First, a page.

"At last," she cooed, kissing him.

"Cool," said Briere.

For months, the couple, who have been lovers for about 21/2 years, were prohibited from physical contact as a result of separate bail restrictions imposed while each awaited trial on drug charges.

The 38-year-old Gwilt faces one trial in November and another trial date remains to be set in connection with her role in the east side cafe.

The 54-year-old Briere has a trial date next spring on charges of possession of marijuana.

At the time of his arrest last September, he was on parole from a four-year stretch for marijuana production, money-laundering and weapons offences.

As a result, he was returned to federal prison.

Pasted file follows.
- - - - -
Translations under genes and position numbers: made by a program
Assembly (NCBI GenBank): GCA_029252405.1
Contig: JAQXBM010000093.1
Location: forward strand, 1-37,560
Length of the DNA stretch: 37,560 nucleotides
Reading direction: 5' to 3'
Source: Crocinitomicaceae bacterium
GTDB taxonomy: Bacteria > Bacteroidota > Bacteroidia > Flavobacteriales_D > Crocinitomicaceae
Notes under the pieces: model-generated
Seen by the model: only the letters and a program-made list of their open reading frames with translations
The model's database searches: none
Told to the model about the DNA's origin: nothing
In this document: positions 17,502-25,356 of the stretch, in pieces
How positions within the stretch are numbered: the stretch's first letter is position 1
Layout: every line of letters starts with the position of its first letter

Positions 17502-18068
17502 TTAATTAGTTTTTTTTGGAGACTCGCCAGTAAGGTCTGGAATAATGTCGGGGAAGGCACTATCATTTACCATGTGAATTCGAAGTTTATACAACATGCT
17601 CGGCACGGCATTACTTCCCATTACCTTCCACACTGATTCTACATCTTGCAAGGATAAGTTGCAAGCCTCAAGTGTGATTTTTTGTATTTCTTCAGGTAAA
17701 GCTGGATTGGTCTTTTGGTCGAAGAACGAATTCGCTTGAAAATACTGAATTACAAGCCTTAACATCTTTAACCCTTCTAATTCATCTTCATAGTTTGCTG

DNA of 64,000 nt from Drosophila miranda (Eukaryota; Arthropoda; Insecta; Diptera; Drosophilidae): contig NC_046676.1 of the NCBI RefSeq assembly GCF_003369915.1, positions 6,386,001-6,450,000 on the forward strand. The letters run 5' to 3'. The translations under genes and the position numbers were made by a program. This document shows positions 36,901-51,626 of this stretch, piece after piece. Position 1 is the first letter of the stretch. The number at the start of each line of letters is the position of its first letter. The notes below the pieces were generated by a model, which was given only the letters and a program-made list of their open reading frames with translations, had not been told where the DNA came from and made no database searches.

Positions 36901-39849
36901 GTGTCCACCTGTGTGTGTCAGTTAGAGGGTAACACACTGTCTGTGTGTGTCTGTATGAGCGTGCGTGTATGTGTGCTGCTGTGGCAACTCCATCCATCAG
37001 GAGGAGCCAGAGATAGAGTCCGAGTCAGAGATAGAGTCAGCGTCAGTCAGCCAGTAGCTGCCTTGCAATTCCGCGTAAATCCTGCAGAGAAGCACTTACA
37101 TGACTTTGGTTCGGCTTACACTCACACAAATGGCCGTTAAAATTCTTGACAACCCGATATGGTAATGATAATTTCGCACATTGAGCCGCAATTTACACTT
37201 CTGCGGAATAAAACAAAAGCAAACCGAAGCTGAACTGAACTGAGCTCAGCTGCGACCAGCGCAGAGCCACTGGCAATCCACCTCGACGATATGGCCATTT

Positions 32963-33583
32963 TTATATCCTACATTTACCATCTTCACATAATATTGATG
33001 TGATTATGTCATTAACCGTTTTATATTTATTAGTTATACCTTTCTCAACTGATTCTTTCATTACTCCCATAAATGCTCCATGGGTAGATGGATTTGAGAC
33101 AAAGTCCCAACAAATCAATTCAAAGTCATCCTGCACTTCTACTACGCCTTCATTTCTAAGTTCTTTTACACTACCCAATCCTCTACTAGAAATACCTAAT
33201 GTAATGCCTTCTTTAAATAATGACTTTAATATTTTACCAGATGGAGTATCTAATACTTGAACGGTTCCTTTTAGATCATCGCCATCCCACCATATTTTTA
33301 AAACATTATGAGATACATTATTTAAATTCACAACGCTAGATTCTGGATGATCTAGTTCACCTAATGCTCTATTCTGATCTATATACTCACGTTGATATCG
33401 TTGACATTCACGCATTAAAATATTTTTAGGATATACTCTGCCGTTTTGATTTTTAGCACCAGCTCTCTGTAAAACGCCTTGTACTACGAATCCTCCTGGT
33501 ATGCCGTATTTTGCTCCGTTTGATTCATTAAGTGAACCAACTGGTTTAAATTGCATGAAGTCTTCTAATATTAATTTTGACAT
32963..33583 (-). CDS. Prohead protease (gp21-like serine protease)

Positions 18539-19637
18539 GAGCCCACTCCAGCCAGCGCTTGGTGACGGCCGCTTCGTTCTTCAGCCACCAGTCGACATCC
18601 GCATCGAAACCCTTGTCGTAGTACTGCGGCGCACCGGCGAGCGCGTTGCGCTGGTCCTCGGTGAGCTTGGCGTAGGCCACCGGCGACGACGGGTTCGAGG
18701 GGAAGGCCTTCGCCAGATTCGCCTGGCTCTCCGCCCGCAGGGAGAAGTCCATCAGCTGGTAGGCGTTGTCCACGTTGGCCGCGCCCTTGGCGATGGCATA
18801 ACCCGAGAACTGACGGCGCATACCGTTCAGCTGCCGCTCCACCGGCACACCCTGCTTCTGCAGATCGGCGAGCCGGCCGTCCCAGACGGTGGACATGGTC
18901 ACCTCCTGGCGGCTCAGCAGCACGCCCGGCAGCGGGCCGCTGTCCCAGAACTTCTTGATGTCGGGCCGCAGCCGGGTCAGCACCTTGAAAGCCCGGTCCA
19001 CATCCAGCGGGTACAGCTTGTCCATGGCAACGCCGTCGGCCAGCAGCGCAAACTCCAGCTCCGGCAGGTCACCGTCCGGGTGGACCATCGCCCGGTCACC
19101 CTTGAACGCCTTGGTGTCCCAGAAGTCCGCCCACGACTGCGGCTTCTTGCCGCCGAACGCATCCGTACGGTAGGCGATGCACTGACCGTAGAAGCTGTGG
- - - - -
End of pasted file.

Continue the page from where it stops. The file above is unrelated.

Scheduled for mandatory release in June, Briere was granted bail and freed to await trial on the latest charges.

His contact with several people, including Gwilt, was restricted at that time.

But B.C. Supreme Court Judge Selwyn Romilly, upon hearing Briere was being kept from his lover, agreed Monday to relax his bail conditions.

He said he did not want to stand in the way of true love -- a decision that paved the way for Gwilt to seek an easing of a similar restriction in her bail conditions.

Initially, it was unclear how Provincial Court Judge Herb Weitzel was leaning, especially after he quipped with a straight face: "Mr. Justice Romilly always has been a romantic."

Gwilt said afterwards she was sure he was going to turn her down.

"Four minutes before the end," she told Briere, "I thought it was 'No.' You're such a bad dude. At least they didn't mention the weapons."

When Briere was arrested in 1999 as the mastermind of a massive marijuana growing organization, police seized a submachinegun and thousands of rounds of ammunition.